So more than half the album is fantastic, and the rest is very, very strong. (Every song’s a concise three or four minutes). I should say that at the time of writing I have heard The Next Day just four times. To review, I went to the PR’s office and sat in a room alone with it for a couple of hours (twice). One understands (or reluctantly accepts) the necessity for this, but it doesn’t offer the same potential for maximum enjoyment as might playing the brand new album by your favourite singer at home whenever you feel like it, nurturing obsession, repeating the tracks which instantly grab you and allowing the less obvious ones to gradually yield their treasures, discovering which bits cause you to involuntarily harmonise or jump around naked or perform a dying swan move. I, like you, have that to look forward to, and confidently predict my response will then graduate from controlled public glee to unrestrained private euphoria.

The Next Day is both crowd-pleasing (I fear I keep making the mid-album rockers sound ordinary: they’re not, they’re rich with nooks and crannies and cute subversions) and left-handed (there are countless moments here which make you double-take). If, arguably, one or two tracks could have been competent fillers on one of the mid-80s albums, Tony Visconti is never going to let that happen on his watch. Bowie is in magnificent voice (attack-and-withdrawal, simmer-and-flare) – in fact VOICES, plural, of course – and his trusted players know when he wants it kept straight and when he wants the wheels to spin incautiously. (Mike Garson is a notable absence.) Also, he’s doing more with the lyrics than he has for some time. Bowiephiles will have fun picking over the themes and sub-themes here for ages.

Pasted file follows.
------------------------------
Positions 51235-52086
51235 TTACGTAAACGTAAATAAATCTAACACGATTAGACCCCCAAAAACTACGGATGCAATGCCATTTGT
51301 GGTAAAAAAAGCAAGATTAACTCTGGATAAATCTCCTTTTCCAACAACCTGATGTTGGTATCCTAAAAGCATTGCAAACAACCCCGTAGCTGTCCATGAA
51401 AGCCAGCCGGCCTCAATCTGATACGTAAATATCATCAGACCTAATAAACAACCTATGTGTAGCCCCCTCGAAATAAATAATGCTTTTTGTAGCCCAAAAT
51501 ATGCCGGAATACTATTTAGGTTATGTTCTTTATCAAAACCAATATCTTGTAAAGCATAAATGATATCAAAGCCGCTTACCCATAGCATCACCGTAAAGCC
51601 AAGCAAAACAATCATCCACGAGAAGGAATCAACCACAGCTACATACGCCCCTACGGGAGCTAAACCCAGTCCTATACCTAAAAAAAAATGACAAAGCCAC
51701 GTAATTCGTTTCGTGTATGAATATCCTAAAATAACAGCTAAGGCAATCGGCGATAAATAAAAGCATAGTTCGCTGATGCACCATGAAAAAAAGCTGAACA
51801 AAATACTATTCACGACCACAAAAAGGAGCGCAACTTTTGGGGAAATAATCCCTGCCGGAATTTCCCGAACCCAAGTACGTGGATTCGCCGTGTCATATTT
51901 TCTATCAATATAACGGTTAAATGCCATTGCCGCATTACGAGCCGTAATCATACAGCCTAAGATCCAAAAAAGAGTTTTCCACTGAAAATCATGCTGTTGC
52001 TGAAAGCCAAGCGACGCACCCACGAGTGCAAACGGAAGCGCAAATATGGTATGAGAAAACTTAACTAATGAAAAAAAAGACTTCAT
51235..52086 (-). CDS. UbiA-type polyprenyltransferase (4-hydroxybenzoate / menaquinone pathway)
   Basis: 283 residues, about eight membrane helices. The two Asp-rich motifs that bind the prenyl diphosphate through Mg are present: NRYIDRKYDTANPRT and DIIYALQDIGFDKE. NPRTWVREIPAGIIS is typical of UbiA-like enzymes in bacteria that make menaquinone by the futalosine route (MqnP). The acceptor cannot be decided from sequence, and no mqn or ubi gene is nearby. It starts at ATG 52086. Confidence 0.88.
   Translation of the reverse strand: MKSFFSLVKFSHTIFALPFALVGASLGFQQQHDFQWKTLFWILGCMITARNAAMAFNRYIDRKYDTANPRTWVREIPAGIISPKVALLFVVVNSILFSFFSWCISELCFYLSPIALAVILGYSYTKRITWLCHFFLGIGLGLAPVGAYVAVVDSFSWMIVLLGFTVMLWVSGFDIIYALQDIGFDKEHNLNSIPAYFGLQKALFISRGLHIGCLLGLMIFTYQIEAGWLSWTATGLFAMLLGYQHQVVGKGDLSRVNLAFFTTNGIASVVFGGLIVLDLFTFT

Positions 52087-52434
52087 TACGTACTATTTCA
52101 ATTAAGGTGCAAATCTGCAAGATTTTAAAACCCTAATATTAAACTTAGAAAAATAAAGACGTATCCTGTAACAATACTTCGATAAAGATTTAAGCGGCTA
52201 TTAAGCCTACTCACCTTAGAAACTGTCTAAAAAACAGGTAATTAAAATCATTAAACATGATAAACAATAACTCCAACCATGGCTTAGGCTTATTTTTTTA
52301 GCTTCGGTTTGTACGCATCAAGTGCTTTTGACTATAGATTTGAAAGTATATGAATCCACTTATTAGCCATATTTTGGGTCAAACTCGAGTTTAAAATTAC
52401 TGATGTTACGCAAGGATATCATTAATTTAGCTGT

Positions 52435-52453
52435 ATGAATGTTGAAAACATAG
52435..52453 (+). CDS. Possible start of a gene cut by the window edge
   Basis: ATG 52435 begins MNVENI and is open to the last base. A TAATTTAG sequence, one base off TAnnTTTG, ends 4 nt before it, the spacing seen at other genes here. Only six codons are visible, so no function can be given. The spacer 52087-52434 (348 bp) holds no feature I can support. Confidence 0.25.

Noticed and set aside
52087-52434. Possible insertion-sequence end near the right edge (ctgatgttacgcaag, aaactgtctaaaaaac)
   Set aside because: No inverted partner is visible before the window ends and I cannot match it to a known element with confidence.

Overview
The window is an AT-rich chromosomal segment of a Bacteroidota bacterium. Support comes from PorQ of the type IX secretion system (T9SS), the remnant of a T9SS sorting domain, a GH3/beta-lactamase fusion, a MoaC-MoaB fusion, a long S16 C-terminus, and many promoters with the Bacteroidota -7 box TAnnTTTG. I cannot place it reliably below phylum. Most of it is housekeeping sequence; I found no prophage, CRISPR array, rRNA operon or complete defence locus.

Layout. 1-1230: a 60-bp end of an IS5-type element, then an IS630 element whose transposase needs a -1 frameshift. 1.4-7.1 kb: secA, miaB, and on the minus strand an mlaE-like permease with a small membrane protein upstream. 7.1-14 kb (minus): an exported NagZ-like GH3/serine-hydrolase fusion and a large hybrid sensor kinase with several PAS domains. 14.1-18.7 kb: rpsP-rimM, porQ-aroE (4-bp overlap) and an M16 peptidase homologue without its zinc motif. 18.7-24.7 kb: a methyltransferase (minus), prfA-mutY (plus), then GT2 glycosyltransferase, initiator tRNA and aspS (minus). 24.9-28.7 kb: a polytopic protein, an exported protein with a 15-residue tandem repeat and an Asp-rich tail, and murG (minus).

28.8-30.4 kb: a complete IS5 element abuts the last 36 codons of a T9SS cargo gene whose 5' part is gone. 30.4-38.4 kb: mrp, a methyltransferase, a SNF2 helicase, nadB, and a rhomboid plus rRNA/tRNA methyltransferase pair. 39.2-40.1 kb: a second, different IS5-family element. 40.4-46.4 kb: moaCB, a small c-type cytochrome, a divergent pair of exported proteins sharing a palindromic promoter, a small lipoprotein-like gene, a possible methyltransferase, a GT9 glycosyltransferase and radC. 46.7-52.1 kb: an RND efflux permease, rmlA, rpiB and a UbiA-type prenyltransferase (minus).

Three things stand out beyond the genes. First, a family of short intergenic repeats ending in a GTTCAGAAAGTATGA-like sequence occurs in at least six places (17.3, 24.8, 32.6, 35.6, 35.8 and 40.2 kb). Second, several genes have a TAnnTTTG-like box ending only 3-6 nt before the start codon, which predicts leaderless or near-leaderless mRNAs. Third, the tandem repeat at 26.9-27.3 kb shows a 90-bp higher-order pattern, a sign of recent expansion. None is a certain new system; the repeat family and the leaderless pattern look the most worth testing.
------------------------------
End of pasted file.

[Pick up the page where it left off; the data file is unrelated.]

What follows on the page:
What’s that? Oh, you know: death, fame, apocalypse, sex, the way time diminishes things, history, war, guns, shellshock, old Americans, Britain, love, outer space, ambition, parents, children, loneliness and more death.

Enough of my so-grown-up reservations; enough bending over backwards to be objective so I can’t be accused of blind puppy-dog devotion already. Let’s dance. ("They’ll read so much into anything you give them" – Bowie to Ken Scott, discussing ‘The Bewlay Brothers’.)


‘The Next Day’

It begins on an insistent guitar-riff and groove, echoing the Iggy-"Berlin" albums, then whooshes up a gear with Bowie adopting the most Americanised of his voices. Visconti has said it’s about the "taking down of a historical tyrant in antiquity [who] was killed by a mob", but it’d be most unlike of Bowie for it to work on one level alone. So, within its brutal lyrics ("my body left to rot in a hollow tree", "they live on their feet and they die on their knees"), naturally one discerns tickles of that "when the kids had killed the man…" feeling.